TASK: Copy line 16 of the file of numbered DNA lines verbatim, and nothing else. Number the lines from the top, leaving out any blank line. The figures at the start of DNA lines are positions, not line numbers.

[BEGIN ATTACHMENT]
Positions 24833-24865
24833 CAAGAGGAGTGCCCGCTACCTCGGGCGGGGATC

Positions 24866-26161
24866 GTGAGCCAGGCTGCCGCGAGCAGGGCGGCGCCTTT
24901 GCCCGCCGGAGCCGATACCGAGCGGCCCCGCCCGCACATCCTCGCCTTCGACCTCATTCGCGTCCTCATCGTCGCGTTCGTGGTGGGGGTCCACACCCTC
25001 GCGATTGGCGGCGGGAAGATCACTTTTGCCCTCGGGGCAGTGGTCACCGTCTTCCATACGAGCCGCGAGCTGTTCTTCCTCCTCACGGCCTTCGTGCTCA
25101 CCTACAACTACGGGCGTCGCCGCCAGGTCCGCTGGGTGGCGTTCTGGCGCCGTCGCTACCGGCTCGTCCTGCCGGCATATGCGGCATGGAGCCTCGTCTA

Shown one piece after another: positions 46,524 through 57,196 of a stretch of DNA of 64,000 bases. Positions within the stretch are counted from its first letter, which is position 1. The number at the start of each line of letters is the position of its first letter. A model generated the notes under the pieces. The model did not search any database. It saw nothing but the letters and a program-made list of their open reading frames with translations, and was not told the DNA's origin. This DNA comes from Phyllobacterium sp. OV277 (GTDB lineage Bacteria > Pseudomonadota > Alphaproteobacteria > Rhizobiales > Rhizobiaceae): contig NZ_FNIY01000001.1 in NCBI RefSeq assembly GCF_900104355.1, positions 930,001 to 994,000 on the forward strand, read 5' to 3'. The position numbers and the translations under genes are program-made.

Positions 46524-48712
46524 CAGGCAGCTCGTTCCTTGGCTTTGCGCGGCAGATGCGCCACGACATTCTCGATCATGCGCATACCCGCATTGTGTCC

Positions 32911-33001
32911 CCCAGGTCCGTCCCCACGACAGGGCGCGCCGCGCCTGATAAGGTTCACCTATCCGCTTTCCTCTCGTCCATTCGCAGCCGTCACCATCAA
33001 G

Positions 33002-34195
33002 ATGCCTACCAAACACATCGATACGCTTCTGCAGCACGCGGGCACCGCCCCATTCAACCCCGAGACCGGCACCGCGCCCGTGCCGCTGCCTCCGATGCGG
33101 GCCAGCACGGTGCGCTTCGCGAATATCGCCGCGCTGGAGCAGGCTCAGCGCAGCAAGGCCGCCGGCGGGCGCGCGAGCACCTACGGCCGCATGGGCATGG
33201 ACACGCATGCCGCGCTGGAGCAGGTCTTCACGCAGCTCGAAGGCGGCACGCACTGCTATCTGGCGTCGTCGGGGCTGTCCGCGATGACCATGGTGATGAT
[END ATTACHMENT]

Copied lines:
33101 GCCAGCACGGTGCGCTTCGCGAATATCGCCGCGCTGGAGCAGGCTCAGCGCAGCAAGGCCGCCGGCGGGCGCGCGAGCACCTACGGCCGCATGGGCATGG